[This is a Guest Diary by David Thomson, an ISC intern as part of the SANS.edu BACS program]
This post is correlated with my attack observation 04, which details an interesting series of directory requests to the dshield honeypot system. The attack is categorized as Network Service Discovery from the MITRE | ATT&CK Framework.
In this attack we observe a series of directory requests to Honeypot. The directory requests include a series of different words in the first sub-directory.
For the purpose of this blog post, I installed apache2 on a Ubuntu server machine.
This blog post will analyze the attack and go through how to protect an apache2 system.
Below is a snippet of the logs generated from this attack, which took place on 11/18/2023:
In the URL category we observe a series of http requests, arbiter, corsair among others. These are the requests from the attack in the hopes of gathering information that would potentially be stored in these locations. This is the same as requesting any directory from a site. An example would be requesting the robots.txt file, see the following example:
In the image above by manually appending robots.txt to the VirusTotal URI I’ve essentially sent an http request for /robots.txt. In this case the information stored here is intentional and meant to inform webcrawlers what directories and files they should ignore. The potential problem with this attack is what if you have something stored that clients should not be able to access but they can? Examples include configuration files, files with PII information, the options are limitless.
So how do we protect ourselves against incorrectly allowing end users access to directories and files they should not have access to?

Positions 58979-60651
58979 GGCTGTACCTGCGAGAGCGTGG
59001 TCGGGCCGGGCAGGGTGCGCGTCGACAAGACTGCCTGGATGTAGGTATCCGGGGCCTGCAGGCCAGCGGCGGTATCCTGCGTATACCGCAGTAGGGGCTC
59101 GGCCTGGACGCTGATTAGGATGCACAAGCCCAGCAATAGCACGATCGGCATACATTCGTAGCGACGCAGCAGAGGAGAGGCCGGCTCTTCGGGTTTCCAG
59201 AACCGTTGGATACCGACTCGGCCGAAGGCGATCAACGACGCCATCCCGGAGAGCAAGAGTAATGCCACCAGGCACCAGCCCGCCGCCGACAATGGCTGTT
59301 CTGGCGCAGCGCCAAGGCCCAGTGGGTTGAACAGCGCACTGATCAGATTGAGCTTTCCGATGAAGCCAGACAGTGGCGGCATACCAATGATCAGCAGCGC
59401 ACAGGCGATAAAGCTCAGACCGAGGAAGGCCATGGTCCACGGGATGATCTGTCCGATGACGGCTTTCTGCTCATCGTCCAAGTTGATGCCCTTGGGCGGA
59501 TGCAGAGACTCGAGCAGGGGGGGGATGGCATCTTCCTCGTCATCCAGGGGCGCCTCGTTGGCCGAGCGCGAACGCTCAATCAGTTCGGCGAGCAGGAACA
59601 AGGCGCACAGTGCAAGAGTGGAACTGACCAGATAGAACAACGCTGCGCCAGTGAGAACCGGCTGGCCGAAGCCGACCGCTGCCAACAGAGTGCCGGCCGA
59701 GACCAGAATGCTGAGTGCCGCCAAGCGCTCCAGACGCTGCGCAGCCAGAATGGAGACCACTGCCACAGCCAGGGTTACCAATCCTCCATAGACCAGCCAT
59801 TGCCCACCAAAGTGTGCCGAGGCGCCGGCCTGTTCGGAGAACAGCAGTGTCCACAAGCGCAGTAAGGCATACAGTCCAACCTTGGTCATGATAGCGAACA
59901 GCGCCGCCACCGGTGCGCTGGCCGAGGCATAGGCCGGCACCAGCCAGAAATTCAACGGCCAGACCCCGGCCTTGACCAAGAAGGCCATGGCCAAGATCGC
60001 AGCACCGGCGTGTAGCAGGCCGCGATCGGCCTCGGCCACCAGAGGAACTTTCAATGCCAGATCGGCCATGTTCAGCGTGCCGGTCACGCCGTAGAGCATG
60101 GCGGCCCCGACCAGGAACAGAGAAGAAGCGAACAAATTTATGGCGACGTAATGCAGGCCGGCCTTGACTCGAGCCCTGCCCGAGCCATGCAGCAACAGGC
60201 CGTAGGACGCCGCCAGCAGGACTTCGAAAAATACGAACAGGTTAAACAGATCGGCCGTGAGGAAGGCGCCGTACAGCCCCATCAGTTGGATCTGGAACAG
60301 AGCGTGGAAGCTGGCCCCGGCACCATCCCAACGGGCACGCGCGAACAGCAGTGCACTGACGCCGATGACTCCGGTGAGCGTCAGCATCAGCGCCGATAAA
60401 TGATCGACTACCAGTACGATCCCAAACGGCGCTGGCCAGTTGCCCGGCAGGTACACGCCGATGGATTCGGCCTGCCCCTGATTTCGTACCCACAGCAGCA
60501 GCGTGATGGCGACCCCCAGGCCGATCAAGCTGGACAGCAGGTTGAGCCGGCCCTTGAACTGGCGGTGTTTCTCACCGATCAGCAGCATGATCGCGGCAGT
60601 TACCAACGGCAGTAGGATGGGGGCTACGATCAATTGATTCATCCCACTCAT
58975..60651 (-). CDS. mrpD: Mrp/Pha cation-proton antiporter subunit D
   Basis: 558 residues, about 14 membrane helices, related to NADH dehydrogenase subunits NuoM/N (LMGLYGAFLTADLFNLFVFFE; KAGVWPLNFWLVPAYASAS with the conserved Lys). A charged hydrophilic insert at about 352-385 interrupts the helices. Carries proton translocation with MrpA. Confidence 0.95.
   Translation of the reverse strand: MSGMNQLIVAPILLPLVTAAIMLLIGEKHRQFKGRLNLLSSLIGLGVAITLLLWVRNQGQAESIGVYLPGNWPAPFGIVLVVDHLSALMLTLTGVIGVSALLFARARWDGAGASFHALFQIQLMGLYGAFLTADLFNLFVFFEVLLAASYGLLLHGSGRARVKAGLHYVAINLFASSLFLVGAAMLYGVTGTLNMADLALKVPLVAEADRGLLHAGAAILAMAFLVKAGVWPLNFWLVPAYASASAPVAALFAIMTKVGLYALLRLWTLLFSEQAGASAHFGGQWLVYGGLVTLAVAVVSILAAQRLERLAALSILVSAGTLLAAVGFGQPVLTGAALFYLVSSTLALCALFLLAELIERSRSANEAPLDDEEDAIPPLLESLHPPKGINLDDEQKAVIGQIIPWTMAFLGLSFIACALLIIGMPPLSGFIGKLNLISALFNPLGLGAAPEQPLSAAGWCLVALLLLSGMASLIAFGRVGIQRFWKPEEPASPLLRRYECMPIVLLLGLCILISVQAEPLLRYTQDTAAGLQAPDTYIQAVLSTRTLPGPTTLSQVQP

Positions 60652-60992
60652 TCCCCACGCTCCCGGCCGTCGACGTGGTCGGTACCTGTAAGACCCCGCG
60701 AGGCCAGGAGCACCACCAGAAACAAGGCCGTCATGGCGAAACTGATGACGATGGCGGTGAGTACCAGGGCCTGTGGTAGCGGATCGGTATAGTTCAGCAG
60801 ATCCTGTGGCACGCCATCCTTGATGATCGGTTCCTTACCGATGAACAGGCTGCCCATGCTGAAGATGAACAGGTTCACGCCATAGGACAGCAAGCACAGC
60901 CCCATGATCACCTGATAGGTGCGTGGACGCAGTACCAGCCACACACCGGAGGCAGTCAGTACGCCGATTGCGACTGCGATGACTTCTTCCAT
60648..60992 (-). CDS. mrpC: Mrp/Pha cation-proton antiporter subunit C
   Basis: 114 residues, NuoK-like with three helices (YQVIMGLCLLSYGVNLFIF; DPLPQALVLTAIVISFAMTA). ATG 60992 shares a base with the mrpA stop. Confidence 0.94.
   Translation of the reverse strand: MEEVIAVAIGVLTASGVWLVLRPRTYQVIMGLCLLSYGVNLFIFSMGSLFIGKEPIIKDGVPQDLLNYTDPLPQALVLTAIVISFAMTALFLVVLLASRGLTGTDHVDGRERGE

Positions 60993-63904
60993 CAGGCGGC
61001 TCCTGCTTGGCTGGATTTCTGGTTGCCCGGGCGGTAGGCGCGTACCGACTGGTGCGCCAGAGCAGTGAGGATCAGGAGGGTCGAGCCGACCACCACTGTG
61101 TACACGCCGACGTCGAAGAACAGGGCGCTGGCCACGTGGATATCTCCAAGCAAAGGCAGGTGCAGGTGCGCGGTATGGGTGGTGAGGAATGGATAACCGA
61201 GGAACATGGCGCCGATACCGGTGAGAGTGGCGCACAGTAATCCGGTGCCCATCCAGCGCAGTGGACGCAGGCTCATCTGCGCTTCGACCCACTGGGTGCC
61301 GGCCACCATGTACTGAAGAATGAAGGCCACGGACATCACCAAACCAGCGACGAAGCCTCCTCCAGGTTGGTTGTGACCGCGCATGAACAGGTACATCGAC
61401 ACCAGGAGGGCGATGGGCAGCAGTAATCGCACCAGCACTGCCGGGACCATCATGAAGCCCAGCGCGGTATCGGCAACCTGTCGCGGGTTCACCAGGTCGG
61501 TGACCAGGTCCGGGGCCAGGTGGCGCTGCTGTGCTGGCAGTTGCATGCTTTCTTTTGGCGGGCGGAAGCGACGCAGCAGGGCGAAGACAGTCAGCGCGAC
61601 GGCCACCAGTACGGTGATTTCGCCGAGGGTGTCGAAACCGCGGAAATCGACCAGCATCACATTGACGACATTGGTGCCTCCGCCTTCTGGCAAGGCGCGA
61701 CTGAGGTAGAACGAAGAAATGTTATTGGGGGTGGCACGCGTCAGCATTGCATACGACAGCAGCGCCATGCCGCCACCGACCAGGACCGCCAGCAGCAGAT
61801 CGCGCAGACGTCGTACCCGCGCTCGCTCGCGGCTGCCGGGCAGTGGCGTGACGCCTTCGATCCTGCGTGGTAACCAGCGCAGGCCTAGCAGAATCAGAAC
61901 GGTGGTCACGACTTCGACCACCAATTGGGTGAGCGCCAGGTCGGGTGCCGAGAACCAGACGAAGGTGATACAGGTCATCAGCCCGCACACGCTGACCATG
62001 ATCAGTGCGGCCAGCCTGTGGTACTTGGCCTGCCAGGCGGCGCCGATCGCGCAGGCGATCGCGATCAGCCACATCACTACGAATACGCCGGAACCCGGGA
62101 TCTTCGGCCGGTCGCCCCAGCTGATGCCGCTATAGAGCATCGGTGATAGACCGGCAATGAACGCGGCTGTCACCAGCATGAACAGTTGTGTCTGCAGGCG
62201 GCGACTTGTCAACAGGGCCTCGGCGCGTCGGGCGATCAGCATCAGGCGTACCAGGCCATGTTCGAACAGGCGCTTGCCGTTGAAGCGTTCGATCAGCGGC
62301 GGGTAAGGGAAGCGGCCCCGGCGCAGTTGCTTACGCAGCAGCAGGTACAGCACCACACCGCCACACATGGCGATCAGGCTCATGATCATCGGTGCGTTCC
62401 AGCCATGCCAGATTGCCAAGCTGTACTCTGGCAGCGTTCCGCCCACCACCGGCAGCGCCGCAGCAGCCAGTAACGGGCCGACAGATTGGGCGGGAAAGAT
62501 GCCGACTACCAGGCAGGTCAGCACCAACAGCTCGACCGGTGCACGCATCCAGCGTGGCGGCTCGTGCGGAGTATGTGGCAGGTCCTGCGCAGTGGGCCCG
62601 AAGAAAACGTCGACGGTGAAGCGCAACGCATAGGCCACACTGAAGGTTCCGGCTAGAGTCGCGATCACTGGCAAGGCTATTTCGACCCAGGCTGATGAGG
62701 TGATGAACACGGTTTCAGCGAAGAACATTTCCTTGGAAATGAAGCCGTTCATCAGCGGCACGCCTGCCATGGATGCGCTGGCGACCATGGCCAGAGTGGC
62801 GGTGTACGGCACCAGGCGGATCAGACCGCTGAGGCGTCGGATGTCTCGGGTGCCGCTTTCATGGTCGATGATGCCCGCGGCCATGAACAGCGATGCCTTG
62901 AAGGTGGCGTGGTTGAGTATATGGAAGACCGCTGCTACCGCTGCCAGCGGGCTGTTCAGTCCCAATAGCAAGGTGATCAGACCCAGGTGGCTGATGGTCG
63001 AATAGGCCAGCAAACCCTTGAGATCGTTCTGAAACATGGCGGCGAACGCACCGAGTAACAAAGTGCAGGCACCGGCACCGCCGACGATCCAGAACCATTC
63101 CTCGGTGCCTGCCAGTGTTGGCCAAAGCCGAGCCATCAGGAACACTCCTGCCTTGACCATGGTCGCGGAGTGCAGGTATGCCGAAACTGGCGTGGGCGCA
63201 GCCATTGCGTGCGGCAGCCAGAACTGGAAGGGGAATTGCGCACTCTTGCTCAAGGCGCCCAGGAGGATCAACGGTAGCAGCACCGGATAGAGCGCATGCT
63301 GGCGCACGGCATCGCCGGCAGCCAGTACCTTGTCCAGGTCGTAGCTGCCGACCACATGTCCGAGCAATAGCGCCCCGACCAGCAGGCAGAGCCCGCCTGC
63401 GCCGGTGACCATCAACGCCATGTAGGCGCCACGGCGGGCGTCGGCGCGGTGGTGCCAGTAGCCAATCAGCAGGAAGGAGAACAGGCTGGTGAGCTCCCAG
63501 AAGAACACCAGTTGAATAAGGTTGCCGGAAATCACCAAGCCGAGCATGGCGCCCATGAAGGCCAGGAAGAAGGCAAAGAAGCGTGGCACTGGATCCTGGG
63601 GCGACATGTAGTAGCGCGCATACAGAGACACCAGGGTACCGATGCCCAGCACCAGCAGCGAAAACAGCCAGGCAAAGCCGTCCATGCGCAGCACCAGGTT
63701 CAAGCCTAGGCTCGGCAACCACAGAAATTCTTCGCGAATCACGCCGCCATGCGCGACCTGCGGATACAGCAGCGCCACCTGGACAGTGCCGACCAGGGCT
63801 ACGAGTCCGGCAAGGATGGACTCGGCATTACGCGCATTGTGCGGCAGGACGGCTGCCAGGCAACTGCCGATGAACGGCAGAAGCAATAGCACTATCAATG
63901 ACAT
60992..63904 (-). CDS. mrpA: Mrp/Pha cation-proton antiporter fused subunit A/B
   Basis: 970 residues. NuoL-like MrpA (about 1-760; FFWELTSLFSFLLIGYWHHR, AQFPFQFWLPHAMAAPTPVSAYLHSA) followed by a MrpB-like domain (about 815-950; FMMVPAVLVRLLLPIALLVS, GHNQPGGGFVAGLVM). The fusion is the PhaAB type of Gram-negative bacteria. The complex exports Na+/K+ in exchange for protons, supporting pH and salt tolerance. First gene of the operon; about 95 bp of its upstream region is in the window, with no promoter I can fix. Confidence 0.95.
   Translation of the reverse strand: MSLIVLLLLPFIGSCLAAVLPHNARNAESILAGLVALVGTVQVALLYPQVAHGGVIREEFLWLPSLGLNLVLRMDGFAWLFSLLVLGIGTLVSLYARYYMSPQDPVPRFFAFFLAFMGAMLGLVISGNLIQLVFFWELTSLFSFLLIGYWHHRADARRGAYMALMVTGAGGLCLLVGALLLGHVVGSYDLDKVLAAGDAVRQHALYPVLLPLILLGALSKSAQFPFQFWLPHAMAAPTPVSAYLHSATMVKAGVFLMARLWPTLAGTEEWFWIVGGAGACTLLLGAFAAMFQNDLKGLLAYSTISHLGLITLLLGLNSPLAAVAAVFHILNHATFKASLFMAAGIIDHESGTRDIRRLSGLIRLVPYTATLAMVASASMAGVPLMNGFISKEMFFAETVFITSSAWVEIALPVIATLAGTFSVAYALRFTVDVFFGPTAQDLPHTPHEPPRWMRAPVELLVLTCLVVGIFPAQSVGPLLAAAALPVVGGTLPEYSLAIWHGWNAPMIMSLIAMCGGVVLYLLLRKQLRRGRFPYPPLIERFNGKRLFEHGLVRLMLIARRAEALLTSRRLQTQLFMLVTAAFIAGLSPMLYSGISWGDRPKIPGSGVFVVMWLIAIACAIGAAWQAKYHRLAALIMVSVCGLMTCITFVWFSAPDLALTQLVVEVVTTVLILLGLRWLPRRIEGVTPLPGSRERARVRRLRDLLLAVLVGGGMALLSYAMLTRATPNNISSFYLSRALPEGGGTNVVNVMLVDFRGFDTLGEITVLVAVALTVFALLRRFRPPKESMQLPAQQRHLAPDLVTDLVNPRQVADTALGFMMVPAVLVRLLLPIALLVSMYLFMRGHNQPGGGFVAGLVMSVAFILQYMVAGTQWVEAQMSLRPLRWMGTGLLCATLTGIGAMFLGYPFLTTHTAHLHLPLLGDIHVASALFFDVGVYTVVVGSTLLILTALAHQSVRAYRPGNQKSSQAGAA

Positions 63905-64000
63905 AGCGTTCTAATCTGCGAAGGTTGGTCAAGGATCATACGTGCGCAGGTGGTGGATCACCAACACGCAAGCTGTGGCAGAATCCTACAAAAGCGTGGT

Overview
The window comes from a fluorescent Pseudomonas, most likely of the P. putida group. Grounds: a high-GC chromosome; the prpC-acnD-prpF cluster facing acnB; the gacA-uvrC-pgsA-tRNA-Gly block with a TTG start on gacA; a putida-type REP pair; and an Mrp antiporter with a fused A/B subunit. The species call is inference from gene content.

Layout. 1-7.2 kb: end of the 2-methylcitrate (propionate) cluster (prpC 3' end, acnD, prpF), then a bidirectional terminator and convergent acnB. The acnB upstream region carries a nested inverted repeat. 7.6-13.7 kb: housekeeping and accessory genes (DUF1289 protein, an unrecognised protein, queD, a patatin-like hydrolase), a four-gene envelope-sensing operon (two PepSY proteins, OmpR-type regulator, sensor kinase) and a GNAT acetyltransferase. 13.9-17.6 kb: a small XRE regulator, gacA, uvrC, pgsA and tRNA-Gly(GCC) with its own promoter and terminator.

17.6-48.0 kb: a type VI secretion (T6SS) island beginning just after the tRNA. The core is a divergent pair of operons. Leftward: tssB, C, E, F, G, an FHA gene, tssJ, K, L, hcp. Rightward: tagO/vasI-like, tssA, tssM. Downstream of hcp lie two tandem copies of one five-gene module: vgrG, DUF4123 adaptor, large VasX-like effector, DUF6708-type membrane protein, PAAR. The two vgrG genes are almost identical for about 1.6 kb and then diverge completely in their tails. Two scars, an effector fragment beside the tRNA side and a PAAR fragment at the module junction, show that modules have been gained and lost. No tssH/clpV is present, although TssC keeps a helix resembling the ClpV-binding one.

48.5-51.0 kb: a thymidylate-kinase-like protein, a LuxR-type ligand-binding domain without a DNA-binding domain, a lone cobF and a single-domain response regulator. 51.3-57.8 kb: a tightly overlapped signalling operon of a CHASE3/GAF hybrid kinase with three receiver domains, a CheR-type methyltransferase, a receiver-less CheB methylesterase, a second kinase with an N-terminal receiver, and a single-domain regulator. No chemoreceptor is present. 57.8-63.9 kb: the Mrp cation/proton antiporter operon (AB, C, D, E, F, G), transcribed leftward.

Well by default Ubuntu has already locked down web browser access to the /var/www directory. When setting up the Apache server the default file located in this directory is the index.html, which if you read the documentation is just for testing purposes and should be replaced after the test is completed. I have added another file that I don’t want users to see but I left it unprotected! Let’s look:
Here is the added file:
Here is what happens when an end user requests this document:
Now how to prevent this type of activity?
One method is to utilize the .htaccess file. First, we create this file in the directory where the file is located:
Then we edit the file and add the following information:
Deny from all
Now we test to see if it worked:
Success! The only thing that’s left is to expand this to any files you are trying to protect. Additionally, the method above restricts access to the file for all users, however this file can be edited to include permissions so only certain users have access by appending the following statement:
Allow from userA userB
Finally let’s speak about WAF or Web Application Firewalls. These are another top-notch option to protect your webserver, key word “web”. They protect your web applications by filtering, monitoring, and blocking packets outbound and inbound. One option for WAF is ModSecurity. ModSecurity is an open-source Apache module designed to help protect your Apache webserver against many attacks just like the ones observed above!
Installation is relatively easy:
Download the module:
Enable the ModSecurity module:
Always make sure to restart services:
Next up, just like with any service we have a .conf file or configuration file that allows customization. The default conf file is located: /etc/modsecurity/modsecurity.conf it looks like this:
However, there is also a configured conf file already at /etc/modsecurity/modsecurity.conf-recommended. You can mv it to enable the file by using the following command:
sudo mv /etc/modsecurity/modsecurity.conf-recommended /etc/modsecurity/modsecurity.conf
Here is what the new configuration file looks like:
More information can be found here: OWASP ModSecurity Core Rule Set | OWASP Foundation
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